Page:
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Posted on May 4th, 2014, by

The essay describes my experience in a NHS podiatric clinic as an observer. In my essay I rely on Gibb’s reflective model integrating the models of critical reflection described in Delany and Molloy (2009: 6) which include reflecting-in-action and reflection-on-action and others. I would like to mention that this clinic is busier than the clinic we have at our school. Thus, our time with the patients was limited. The purpose of the practice was learning about podiatry, how the organizations of health service are managed and gaining more skills in private practice. While preparing for my deplacement experience I learnt protocols on how to prepare foot care or surgery for patients. I hoped it would help me in my experience in the clinic. During my practice I tried to make notes and to consider carefully all the situations I could observe using the example of reflective diary (Example of a reflective practice tool). On the first day of my deplacement I tried to know more about the clinic and its staff, how the institution is organized and managed. Then I started getting more information about the patients, diagnosing and the process of treatment.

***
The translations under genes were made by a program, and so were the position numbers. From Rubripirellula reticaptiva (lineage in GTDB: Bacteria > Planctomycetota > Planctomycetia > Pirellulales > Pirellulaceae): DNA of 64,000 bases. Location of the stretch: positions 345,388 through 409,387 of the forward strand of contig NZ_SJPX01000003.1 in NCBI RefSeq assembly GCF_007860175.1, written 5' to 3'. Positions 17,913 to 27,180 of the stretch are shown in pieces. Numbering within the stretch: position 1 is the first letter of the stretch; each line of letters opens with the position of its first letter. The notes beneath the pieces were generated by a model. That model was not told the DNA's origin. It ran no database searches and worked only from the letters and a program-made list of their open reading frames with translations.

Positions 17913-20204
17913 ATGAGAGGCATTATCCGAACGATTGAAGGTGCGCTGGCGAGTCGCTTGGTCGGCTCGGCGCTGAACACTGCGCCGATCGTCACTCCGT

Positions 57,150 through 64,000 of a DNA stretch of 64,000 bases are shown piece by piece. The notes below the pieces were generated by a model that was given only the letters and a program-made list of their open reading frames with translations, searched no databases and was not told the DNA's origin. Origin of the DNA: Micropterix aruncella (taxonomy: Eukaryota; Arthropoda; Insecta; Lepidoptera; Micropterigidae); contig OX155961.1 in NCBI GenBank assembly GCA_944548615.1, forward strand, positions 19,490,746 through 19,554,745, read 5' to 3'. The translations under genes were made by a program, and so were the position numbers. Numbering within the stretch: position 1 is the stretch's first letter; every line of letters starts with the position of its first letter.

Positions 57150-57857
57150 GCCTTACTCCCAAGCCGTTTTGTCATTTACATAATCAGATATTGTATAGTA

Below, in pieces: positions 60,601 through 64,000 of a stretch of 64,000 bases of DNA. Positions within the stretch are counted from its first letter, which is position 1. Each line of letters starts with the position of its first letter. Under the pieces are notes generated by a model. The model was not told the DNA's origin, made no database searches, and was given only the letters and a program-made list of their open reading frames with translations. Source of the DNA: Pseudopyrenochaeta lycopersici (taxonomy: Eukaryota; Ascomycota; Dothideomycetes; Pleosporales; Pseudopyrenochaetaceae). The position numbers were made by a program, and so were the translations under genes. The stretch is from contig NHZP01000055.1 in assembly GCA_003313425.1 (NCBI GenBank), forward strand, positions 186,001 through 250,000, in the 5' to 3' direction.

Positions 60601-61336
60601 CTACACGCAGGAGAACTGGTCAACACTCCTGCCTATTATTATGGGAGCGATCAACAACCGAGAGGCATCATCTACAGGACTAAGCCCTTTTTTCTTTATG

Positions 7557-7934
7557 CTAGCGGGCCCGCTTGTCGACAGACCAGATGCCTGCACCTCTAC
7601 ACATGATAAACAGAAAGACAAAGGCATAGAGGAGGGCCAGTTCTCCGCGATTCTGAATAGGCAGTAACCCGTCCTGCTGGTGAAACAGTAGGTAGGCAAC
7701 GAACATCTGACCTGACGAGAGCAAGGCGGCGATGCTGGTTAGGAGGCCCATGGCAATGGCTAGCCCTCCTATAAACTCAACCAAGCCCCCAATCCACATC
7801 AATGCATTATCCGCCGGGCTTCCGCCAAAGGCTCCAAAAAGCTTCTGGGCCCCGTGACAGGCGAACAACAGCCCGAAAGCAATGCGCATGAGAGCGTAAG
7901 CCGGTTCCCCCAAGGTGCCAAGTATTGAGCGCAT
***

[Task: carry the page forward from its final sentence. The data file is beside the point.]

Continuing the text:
During my practice I had an opportunity to spend time with patients and communicate with the practitioners. I took part in ward round and watched the practitioner’s examining and interviewing the patients. I was an observer at a routing examination of 65 year old male patient who had been suffering Type 2 diabetes for 12 years. His case was rather interesting and hard as he has also suffered paranoid schizophrenia. I tried to study the history of his disease. The practitioner then explained to me that it was not his first attendance of the clinic. He was receiving treatment for his ulceration first. But later the examination showed that he had also had a swelling over the right toe. But not so long ago he came for a routine examination and was found to have deteriorated. He appeared to have osteomyelitis of his right toe. He had a collection of pus which was localised. The practitioner explained me that he had a fever and C-reactive protein of 151.6 mg/l. After the diagnosing he was advised to stay at hospital for admission and to have the first toe amputation. The patient refused. He was suggested to be treated with ciprofloxacin as an outpatient. So, he was receiving that kind of treatment. He was attending the clinic for daily dressing change from Monday to Friday and at the weekends the nurses came to him. Two weeks later after the deterioration he returned to the clinic and agreed to be admitted to the hospital as his state was quite poor and he had a high temperature. At the hospital he started being treated with piperacillin-tazobactam. However, Methicillin-resistant Staphylococcus aureus (MRSA) was found in his blood. Thus, piperacillin-tazobactam treatment was stopped and Vancomycin IV 1 g statim was appointed. The patient was isolated in accordance with the hospital MRSA control policy. The patient still refused amputation but accepted the treatment. When we came into the ward the practitioner greeted the patient, sat down near the bed and showed him his hands. He repeated several times that he was not going to take him anywhere; he had no medical tools with him and he just wanted to examine him and to know how he felt. The patient showed a kind of anxiety but still turned to the practitioner and looked at him and his hands. After that he was ready to allow examining him. It was rather hard to communicate with him as he ignored the practitioner’s questions several times. The practitioner had to ask about the same things in different ways and using different words again and again. From time to time the patient’s reaction was quite adequate and he replied the questions at once. After standard procedures and questions, the practitioner had to examine the toe. He warned the patient that he wanted to examine his toe. But again he had to repeat several times that he only wanted to examine it and to be sure that the treatment went well. The patient ignored the request. So, the practitioner had to explain his intentions again. It should be noted that the practitioner spoke in a very calm and friendly tone. Finally, the patient agreed to show the toe. The practitioner examined it, made some notes, thanked the patient, warned him that he would come to examine him the next day and we left the ward.

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